Problems like these could be fixed in time to make the system more secure next summer. But rule changes in this industry tend to be very slow in coming. Environment and energy minister Josh Frydenberg needs to keep kicking bums to make it happen.

Third, we could make better use of the 1.5 million homes and other buildings that generate electricity from the sun. If they all had batteries, if the market paid time-of-use pricing for sales to the grid, smart software such as that developed by Reposit Power could give operators instantaneous access to a sizeable array of reserve power.

As Tesla and its local competitors have all pointed out, we could also build new large-scale battery storage much more quickly (and possibly more cheaply) than we could build a new gas or pump hydro station. It would certainly offer a more flexible supply that can be fine-tuned to meet the demand of the moment.

A fourth option is demand management. We’re already doing that, as we saw last month when blackouts in New South Wales were averted because some big users agreed, for a fee, to have their power switched off. There is scope to expand this.

All these options are cheaper than building a $2 billion power station, and can deliver their impact far more quickly. Malcolm Turnbull’s Snowy 2.0 announcement was really a stunt. We need serious, cost-effective, quick-acting policies.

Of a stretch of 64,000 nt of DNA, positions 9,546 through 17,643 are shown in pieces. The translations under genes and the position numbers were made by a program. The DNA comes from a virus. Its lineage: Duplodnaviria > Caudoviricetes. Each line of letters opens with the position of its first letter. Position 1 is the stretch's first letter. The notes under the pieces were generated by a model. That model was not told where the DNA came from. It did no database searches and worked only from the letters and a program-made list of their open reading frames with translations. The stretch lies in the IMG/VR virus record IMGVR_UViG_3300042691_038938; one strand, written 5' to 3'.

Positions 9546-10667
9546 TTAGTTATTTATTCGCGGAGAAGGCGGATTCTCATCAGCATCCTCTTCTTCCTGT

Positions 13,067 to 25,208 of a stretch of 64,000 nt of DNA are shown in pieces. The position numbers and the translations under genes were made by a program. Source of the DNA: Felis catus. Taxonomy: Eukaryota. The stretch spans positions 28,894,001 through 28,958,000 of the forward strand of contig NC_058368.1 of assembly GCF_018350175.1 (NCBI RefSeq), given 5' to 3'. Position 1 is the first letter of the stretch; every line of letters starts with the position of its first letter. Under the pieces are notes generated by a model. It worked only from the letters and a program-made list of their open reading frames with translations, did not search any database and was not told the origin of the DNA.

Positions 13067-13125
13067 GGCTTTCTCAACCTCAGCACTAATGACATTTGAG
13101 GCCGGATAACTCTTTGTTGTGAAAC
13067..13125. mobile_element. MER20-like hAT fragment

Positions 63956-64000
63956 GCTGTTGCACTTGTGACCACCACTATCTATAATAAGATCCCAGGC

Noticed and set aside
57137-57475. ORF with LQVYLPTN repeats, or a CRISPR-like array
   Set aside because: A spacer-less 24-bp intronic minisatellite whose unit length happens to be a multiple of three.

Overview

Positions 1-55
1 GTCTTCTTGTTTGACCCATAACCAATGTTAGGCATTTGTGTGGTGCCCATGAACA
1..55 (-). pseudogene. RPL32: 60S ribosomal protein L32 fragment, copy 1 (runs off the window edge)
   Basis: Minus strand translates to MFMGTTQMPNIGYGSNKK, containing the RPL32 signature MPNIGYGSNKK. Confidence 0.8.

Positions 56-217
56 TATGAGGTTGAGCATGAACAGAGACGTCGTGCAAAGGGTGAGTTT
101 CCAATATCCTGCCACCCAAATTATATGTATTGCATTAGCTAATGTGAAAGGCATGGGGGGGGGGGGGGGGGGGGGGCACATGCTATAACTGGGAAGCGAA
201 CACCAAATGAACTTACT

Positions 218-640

To fix the gas crisis and turn around the lack of electricity investment, we need, above all, a different way of doing politics. We are in a crisis, and governments, state and federal, Liberal, National and Labor, need to work together to get us out of it.

We need to set a timetable to reduce emissions from electricity generation, which now contributes a third of Australia’s greenhouse gases – and, by and large, the third that will be easiest and cheapest to reduce. We need price mechanisms to drive it.

And we need the federal government to step into the gas market and stop domestic supplies being sent overseas. It has the power to put a moratorium on sales to overseas spot markets until the domestic crisis is fixed – and to tell Santos and its partners that if they don’t produce enough gas to meet their contracts, they can buy more overseas. We can’t let Australia’s energy-intensive manufacturing die because of policy mistakes.

It could be the making of Malcolm Turnbull as prime minister if he takes the lead in fixing these crises. It could be the breaking of him if he doesn’t. •

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Powerful message: Mourners carry the coffin of Ko Ni, the prominent Muslim lawyer and adviser to Aung San Suu Kyi, who was shot dead on 29 January 2017. Ye Aung Thu/AFP/Getty Images